Armen argued to Pazdur that the FDA was looking at the objective response rate (ORR) for the trial overall, which hit 14%, and not the PD-L1-positive subgroup, which got to 20% compared to Keytruda’s 14.3% from its KEYNOTE-158 trial, which won Merck the accelerated approval for patients whose tumors express the PD-L1 protein. He also believes the PD-L1-negative population remains an unmet need. There, balstilimab achieved a 9% response rate compared to 0% with Keytruda.

The CEO said in the interview that the FDA would not consider the negative population for a narrowed indication. 

"We've tried to argue that point but their pushback has been the numbers are small," Armen said. 

While Armen did not state what Keytruda's ORR was for the entire trial, not broken down by subpopulation, a study published in August in Gynecologic Oncology of Agenus' data suggests that number was 12%. So 14% for balstilimab would represent a modest but not earth shattering improvement.

Armen said the study achieved the "prespecified accelerated approval-eligible endpoint" of overall response rate. Armen also noted the study's larger size of 125 women treated with balstilimab, compared to 77 for Keytruda. KEYNOTE-158 included an additional 21 Keytruda-treated patients who were PD-L1 negative. 

“Agenus believes that the reviewers are overlooking the fact that balstilimab had demonstrated efficacy and safety in a much larger trial than pembrolizumab and has met or exceeded accelerated approval endpoints agreed upon by Agenus and FDA,” the CEO wrote. “We stand by our assertion that balstilimab’s phase 2 trial has demonstrated robust efficacy.”

RELATED: Merck's Keytruda snags I-O's first cervical cancer nod to back up HPV fighter Gardasil

The company touted the response rates from the phase 2 trial of balstilimab at the American Society of Clinical Oncology annual meeting earlier this year. The results suggested that Agenus could carve out a niche versus other checkpoint inhibitors in the PD-L1-negative population even thought it would be hitting the market much later. 

So what now?

After the FDA’s recommendation to withdraw, Agenus sought out the advice of a former deputy commissioner who worked at the agency in the 90s, according to the source. That person told Agenus that the FDA’s decision was “negligent and unjust.” The former official recommended that Agenus not withdraw but try to keep pushing the application, but the biotech ultimately decided not to move forward. 

Armen would not speak to the suggestion that Merck got special treatment, but did say the agency's decision "results in a monopoly and lack of access by patients."

"We have a safe product and patients should be allowed to have that choice. And I think what the FDA did was block that choice, unfortunately. And this allows larger companies to continue to monopolize the market at their price point," he said.

In another twist to the story, Armen said in his letter dated Oct. 18 that Agenus expects the overall survival benefit to be confirmed in a phase 3 confirmatory trial. But in the statement issued this morning, the company said that study, called BRAVA, will be discontinued.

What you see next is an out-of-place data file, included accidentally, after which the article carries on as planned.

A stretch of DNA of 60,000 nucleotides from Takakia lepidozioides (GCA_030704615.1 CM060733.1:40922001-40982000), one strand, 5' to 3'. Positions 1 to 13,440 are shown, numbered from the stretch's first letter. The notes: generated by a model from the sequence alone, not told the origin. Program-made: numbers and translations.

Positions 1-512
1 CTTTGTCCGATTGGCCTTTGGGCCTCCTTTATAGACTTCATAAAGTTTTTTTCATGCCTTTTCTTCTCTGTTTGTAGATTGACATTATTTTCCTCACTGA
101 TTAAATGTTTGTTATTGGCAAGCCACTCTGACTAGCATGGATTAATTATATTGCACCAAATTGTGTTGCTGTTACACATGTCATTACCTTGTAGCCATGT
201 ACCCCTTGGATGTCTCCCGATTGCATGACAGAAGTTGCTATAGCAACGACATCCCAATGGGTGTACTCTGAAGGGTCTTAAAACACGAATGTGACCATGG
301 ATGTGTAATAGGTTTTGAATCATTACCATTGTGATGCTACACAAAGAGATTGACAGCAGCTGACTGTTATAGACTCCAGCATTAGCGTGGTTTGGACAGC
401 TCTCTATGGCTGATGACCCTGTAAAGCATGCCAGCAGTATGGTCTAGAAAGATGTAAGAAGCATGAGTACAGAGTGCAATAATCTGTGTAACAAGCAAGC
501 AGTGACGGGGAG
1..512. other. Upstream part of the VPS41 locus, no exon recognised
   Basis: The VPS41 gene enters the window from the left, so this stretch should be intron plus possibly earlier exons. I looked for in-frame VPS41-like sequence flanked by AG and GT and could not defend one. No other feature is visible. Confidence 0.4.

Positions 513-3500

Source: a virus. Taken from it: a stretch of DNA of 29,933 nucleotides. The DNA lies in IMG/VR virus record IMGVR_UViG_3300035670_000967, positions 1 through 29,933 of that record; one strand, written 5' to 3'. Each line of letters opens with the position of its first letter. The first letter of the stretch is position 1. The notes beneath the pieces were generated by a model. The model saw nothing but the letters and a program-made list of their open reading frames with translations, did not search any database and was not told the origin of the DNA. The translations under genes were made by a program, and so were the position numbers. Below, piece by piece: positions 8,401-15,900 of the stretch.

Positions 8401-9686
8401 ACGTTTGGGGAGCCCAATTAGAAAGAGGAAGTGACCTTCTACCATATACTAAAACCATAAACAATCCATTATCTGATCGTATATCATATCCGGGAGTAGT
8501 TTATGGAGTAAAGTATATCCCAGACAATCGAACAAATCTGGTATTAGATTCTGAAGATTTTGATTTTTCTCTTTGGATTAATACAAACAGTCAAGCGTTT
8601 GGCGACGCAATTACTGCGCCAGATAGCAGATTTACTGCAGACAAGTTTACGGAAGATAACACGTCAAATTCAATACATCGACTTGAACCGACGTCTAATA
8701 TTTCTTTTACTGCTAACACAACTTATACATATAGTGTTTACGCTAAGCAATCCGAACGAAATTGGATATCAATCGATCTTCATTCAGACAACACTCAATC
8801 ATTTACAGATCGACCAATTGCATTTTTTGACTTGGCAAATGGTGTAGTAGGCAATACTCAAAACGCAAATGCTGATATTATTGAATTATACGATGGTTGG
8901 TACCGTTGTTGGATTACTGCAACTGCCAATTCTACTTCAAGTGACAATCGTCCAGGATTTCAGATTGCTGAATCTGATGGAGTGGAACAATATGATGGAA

The cancellation of the trial will save $100 million in R&D expenses for Agenus.

The biotech will, however, plow on with combination trials pairing the therapy with the anti-CTLA-4 antibody AGEN1181 in multiple tumor types.

RELATED: ESMO: Merck details Keytruda's 'practice-changing' cervical cancer survival win

Agenus will make balstilimab available to patients with cervical cancer through an expanded access program for the time being, with priority given to the patients who were lined up for the BRAVA trial. 

The loss of the indication is going to have a profound effect on Agenus, which calls balstilimab one of its lead programs.

“Balstilimab has demonstrated meaningful clinical activity and an excellent safety profile in second-line cervical cancer, including in PD-L1 negative patients, who are ineligible to receive standard of care anti-PD-1 therapy, which makes the decision to withdraw so difficult for us,” said Agenus Chief Medical Officer Steven O’Day, M.D., in the statement.

Speaking to investors on a conference call this morning, Armen said the company has a quarter of a billion in cash on hand to "bridge any process into a major corporate development transaction." Asked later about what could be coming next, Armen said he has been conducting "a number of discussions" about the company's pipeline. He expects one or more transactions will be announced in the next three to five months. 

One of those transactions could involve Agenus' next generation CTLA-4 therapy and "could be a very, very substantial infusion of cash," Armen said. That treatment is currently in a phase 2 trial. 

Armen said the FDA's move has provided some lessons for the company as they look at the rest of the pipeline. He now knows his team can clear inspections and other regulatory hurdles to get a drug close to approval: "the fact that the line has been moved in a race doesn't mean that we didn't run the race properly."

Agenus shares were trading down 27% around 10:43 a.m. ET Friday at $3.73, compared to a prior close of $5.13.

Editor's note: This story was updated at 10:45 a.m. ET on Oct. 22 to include additional commentary from Agenus CEO Garo Armen, Ph.D.